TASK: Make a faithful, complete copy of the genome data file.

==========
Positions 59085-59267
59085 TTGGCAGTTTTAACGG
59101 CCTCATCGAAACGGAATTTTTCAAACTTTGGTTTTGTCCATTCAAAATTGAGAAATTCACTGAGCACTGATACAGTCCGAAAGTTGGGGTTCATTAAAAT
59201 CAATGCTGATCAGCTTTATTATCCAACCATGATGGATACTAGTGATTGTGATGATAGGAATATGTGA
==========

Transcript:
Positions 59085-59267
59085 TTGGCAGTTTTAACGG
59101 CCTCATCGAAACGGAATTTTTCAAACTTTGGTTTTGTCCATTCAAAATTGAGAAATTCACTGAGCACTGATACAGTCCGAAAGTTGGGGTTCATTAAAAT
59201 CAATGCTGATCAGCTTTATTATCCAACCATGATGGATACTAGTGATTGTGATGATAGGAATATGTGA